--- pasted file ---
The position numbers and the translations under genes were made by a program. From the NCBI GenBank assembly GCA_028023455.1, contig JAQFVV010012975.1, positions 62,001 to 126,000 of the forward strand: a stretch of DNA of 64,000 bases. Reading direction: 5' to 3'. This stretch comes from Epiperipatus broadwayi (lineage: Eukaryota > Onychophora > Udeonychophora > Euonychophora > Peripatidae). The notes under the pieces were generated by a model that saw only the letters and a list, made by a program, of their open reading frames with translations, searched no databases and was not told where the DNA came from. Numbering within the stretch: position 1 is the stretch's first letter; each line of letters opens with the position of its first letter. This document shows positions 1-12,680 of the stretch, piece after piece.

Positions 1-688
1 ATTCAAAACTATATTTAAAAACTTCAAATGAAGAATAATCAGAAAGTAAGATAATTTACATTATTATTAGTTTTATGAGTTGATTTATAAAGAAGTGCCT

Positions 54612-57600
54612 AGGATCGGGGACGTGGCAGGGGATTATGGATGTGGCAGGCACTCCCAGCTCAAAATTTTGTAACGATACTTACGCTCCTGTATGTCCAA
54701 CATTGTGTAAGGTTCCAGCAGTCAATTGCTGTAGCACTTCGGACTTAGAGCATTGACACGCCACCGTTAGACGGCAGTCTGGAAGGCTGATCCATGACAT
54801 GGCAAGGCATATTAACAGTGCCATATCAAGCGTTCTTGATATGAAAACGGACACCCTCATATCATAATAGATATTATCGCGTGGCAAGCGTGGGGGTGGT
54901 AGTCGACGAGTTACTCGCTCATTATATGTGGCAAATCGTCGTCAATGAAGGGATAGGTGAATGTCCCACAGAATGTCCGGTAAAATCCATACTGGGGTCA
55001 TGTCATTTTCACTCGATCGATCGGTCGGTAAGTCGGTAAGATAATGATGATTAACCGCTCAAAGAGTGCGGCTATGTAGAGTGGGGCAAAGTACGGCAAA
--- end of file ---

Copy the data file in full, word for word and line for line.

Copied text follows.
The position numbers and the translations under genes were made by a program. From the NCBI GenBank assembly GCA_028023455.1, contig JAQFVV010012975.1, positions 62,001 to 126,000 of the forward strand: a stretch of DNA of 64,000 bases. Reading direction: 5' to 3'. This stretch comes from Epiperipatus broadwayi (lineage: Eukaryota > Onychophora > Udeonychophora > Euonychophora > Peripatidae). The notes under the pieces were generated by a model that saw only the letters and a list, made by a program, of their open reading frames with translations, searched no databases and was not told where the DNA came from. Numbering within the stretch: position 1 is the stretch's first letter; each line of letters opens with the position of its first letter. This document shows positions 1-12,680 of the stretch, piece after piece.

Positions 1-688
1 ATTCAAAACTATATTTAAAAACTTCAAATGAAGAATAATCAGAAAGTAAGATAATTTACATTATTATTAGTTTTATGAGTTGATTTATAAAGAAGTGCCT

Positions 54612-57600
54612 AGGATCGGGGACGTGGCAGGGGATTATGGATGTGGCAGGCACTCCCAGCTCAAAATTTTGTAACGATACTTACGCTCCTGTATGTCCAA
54701 CATTGTGTAAGGTTCCAGCAGTCAATTGCTGTAGCACTTCGGACTTAGAGCATTGACACGCCACCGTTAGACGGCAGTCTGGAAGGCTGATCCATGACAT
54801 GGCAAGGCATATTAACAGTGCCATATCAAGCGTTCTTGATATGAAAACGGACACCCTCATATCATAATAGATATTATCGCGTGGCAAGCGTGGGGGTGGT
54901 AGTCGACGAGTTACTCGCTCATTATATGTGGCAAATCGTCGTCAATGAAGGGATAGGTGAATGTCCCACAGAATGTCCGGTAAAATCCATACTGGGGTCA
55001 TGTCATTTTCACTCGATCGATCGGTCGGTAAGTCGGTAAGATAATGATGATTAACCGCTCAAAGAGTGCGGCTATGTAGAGTGGGGCAAAGTACGGCAAA